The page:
After more than two decades, sandwich destination HoneyHole is undergoing big changes. This January, founding brothers Sean and Devon London and co-owner Hannah Roberts sold the place to new owners Kristin and Patrick Rye. Now, for the first time, the restaurant is expanding, and will debut its large new East Jefferson Street location in the Central District Friday, May 27.
The Ryes are doing their best to retain the playful spirit that has made the Capitol Hill version of HoneyHole so popular. On the walls are a selection of vintage movie and rock posters, bird statutes, and a boombox right out of the 80s front and center, with colored lights decorating a bar that wouldn’t seem out of place at a beachside dive. Fans of the old school HoneyHole may also recognize the restaurant’s old sign, which is hanging out front. “We did some basement digging,” Patrick Rye says, noting that there are a few personal touches as well, including bamboo that was grown from the Ryes’ yard and an Amelia Earheart poster as a nod to Kristin’s mom, who’s a pilot.
There’s plenty of room to roam, since the space — formerly occupied by Central Smoke — is nearly three times the size of the original location. The attached patio should be ready for the summer, although it’s empty at the moment (the furniture is still in transit), and there’s room for private dining, plus a kitchen that can handle catering orders.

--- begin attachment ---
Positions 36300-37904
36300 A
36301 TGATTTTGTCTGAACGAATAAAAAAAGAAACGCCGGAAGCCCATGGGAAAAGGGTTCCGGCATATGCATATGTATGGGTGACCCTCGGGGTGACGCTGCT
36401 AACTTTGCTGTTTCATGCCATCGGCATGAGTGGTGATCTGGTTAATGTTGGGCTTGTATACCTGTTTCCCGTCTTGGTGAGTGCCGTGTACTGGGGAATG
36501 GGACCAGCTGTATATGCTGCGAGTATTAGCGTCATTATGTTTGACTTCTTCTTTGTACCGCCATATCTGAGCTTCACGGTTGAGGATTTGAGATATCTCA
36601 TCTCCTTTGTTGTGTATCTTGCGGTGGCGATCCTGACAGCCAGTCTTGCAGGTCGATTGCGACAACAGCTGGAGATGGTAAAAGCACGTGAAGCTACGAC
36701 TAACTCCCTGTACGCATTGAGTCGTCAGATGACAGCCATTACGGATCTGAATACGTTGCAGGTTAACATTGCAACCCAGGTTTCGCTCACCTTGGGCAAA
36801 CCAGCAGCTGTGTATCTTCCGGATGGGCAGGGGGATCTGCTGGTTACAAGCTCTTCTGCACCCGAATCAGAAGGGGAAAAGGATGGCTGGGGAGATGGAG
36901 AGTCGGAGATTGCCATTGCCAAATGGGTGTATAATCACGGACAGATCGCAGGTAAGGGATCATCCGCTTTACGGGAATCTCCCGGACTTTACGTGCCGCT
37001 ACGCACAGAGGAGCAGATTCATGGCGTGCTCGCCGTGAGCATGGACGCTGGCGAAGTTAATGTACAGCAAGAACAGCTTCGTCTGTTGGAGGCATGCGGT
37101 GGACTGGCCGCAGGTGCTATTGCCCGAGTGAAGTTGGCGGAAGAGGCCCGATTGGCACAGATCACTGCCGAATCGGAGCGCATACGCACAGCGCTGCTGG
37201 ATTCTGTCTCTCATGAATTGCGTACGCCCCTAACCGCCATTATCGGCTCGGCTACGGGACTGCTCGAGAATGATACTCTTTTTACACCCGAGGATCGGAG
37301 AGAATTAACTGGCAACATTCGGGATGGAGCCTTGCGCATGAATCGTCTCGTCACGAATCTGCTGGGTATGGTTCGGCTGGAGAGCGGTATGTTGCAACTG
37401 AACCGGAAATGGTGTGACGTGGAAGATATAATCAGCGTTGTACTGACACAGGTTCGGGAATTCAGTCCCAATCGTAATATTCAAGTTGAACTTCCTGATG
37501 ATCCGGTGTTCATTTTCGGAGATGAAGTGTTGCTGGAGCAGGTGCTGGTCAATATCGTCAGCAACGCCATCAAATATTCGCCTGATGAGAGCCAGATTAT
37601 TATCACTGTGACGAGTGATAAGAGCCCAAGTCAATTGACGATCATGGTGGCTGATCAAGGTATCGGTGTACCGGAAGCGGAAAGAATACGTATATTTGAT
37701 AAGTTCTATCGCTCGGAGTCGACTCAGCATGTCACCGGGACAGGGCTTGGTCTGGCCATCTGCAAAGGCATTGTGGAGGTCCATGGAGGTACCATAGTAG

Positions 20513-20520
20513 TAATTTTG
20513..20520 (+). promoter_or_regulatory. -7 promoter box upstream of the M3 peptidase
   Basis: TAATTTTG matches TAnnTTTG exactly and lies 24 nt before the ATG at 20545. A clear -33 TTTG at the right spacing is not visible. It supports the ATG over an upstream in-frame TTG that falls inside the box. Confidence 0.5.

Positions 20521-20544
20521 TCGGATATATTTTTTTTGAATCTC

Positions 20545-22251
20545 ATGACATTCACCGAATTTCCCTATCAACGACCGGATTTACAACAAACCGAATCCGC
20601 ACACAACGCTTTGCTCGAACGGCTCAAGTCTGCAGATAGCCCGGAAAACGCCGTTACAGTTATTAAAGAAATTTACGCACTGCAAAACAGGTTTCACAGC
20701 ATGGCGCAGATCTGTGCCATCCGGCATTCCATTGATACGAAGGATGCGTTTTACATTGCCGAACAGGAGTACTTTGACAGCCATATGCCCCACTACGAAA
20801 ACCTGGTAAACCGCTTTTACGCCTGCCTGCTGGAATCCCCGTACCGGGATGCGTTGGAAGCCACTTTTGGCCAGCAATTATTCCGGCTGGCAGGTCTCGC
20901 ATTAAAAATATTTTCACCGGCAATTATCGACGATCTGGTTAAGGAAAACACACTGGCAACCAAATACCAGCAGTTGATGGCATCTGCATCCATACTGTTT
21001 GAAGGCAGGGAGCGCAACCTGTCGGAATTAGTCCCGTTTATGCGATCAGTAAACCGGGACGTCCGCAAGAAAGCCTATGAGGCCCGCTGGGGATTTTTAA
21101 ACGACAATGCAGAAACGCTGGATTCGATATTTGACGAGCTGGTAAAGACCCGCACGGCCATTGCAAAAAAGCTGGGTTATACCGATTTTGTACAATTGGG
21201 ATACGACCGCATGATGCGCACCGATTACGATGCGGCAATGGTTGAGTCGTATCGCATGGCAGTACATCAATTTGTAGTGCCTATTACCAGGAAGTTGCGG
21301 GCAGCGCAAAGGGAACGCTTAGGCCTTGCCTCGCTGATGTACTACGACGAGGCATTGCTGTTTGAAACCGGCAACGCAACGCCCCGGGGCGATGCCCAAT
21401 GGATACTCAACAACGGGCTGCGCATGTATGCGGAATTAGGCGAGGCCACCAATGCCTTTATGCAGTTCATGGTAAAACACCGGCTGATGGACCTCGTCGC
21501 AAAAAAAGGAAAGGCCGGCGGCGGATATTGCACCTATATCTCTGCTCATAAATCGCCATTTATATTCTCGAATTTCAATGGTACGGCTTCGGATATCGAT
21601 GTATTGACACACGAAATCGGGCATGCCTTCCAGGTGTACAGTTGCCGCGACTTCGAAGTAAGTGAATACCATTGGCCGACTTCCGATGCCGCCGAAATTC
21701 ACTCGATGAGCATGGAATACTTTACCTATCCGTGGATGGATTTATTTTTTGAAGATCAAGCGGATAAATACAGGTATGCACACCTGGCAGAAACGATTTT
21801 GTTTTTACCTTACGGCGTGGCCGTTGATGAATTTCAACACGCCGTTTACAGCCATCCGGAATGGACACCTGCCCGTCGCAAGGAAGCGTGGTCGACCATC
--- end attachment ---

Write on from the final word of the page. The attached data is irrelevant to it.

The food and drink offerings won’t be as dramatic a shift for customers accustomed to the generously portioned sandwiches. Diners will find pretty much the exact same menu at the East Jefferson spot as the one on East Pike, with favorites like the Emilio Pestevez (smoked tomato field roast, pesto, and goat cheese), the Bandit (beef brisket with barbecue sauce, coleslaw, and cheddar cheese), and the Gooch (a hot tri-tip beef monstrosity with au jus) on offer. The Ryes plan to continue HoneyHole’s commitment to local sourcing and sustainable ingredients (Kristin has previously operated a heritage breed chicken farm).
Like the Capitol Hill restaurant, there are a selection of cocktails, too, but the Central District restaurant also has beer on draft (Manny’s and two Seapine choices to start). Once things get ramped up, there should be more activities planned besides lunch and dinner service, as the owners have indicated a desire to host pop-ups, live music, and other community events. When Eater Seattle visited, Patrick was already in the process of setting up the sound system. “My staff said it was way too quiet,” he says.